Unformatted text preview: ale of Genji in the search for a true and original
Japanese spirit untainted by those alien systems of thought and behavior,
including Buddhism and Confucianism, that had been introduced to
Japan from China during the previous thousand years (see the discussion
of this in Chapter 1).
Despite its inflammatory appeal to later imperial loyalists, the National
Learning movement in its origins was not a radical or aberrant phenomenon at all but a logical development in Japanese intellectual history that
owed much to the various schools of Tokugawa Confucianism. The forerunners of the movement, participating in the general upsurge in scholarship stimulated by Confucianism in the seventeenth century, undertook
philological studies into the origins of the Japanese language that paved
the way for the subsequent work of the two leading National Learning
scholars of the eighteenth century, Kamo Mabuchi (1697–1769) and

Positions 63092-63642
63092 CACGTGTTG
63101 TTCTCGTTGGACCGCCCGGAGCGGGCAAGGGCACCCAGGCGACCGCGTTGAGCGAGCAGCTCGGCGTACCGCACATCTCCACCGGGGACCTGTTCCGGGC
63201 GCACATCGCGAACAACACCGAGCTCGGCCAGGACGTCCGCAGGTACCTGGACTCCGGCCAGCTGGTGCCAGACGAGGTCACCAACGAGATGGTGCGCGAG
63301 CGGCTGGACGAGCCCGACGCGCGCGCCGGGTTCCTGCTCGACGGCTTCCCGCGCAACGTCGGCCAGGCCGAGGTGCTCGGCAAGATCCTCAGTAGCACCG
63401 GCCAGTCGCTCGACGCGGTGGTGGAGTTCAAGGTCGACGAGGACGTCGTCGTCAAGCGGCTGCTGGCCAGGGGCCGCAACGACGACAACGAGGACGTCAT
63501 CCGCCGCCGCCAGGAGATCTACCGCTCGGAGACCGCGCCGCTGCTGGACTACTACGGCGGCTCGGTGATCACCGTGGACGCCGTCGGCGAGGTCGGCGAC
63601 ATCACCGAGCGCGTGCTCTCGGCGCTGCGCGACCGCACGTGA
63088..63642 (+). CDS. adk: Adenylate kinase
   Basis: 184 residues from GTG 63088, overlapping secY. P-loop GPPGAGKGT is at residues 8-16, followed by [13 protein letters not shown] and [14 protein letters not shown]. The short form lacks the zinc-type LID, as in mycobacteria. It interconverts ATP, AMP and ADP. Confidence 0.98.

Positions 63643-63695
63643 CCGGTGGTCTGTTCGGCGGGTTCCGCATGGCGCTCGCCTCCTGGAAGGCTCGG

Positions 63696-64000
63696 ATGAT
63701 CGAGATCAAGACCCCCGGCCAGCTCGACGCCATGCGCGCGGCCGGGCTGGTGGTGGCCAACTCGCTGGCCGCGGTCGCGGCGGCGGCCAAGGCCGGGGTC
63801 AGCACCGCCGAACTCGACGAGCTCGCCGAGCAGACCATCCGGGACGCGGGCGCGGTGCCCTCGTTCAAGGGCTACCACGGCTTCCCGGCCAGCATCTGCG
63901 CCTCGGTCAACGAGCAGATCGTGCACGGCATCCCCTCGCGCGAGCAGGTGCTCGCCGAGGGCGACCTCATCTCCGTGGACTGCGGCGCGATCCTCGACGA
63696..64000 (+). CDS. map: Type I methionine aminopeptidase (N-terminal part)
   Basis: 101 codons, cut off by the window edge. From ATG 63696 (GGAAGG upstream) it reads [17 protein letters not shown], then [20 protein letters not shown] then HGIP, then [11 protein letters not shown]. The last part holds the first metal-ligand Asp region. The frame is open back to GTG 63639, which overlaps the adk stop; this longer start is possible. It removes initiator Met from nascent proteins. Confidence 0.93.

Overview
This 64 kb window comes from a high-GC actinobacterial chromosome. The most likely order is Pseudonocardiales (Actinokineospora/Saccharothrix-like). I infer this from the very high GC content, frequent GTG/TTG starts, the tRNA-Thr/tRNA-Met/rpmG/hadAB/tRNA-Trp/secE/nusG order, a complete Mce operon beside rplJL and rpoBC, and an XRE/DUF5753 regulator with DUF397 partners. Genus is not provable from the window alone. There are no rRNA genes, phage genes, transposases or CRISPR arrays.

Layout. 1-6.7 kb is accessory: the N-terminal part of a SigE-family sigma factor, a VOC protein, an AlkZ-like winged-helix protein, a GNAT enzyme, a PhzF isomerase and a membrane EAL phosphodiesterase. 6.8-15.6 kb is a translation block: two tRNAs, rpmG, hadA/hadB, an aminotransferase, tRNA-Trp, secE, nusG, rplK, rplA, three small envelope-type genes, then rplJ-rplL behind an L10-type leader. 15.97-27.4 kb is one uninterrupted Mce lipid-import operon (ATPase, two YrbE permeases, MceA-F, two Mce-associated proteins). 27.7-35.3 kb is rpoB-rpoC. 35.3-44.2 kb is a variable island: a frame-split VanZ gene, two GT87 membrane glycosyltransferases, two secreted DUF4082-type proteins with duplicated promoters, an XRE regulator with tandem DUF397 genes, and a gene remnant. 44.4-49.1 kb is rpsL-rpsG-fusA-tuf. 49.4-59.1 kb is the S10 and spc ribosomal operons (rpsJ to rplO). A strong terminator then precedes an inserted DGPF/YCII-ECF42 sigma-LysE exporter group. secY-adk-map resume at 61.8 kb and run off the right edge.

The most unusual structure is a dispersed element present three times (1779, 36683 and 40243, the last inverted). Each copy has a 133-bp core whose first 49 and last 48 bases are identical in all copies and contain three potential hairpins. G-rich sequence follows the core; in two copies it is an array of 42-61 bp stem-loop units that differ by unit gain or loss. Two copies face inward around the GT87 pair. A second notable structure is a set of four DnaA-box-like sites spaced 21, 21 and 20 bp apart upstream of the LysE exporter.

Motoori Norinaga (1730–1801).
Kamo Mabuchi, the son of a functionary at a Shinto shrine who rose
to become lecturer to the head of a branch family of the Tokugawa, was
much taken with the Man’yòshû and asserted that the poems of this
eighth-century anthology were imbued with the true spirit of the Japanese. He identified this spirit as one of pure naturalness, spontaneity, and
manly vigor, and charged that the influx of Chinese culture into Japan
had perverted it to a way of life, exemplified by the courtiers of the Heian
period, that was both artificial and effeminate. Mabuchi urged people to
compose poems in the manner of the Man’yòshû and thereby seek to recapture or “restore” the native temper of ancient times. As we have seen,
restorationism—that is, the desire to return to an earlier, golden age in
history—was also a strong sentiment among scholars of the Ancient
Studies school, although some Sinophiles among them, like Ogyû Sorai,
may have wished to revive only the conditions of ancient China. Kamo
Mabuchi, on the other hand, insisted unequivocally that the golden age
to be sought in the past was a Japanese age.
Although he only met Kamo Mabuchi once, Motoori Norinaga
claimed to be his...
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This note was uploaded on 02/08/2013 for the course ANTH 142 taught by Professor Hans during the Spring '13 term at UBC.
- Spring '13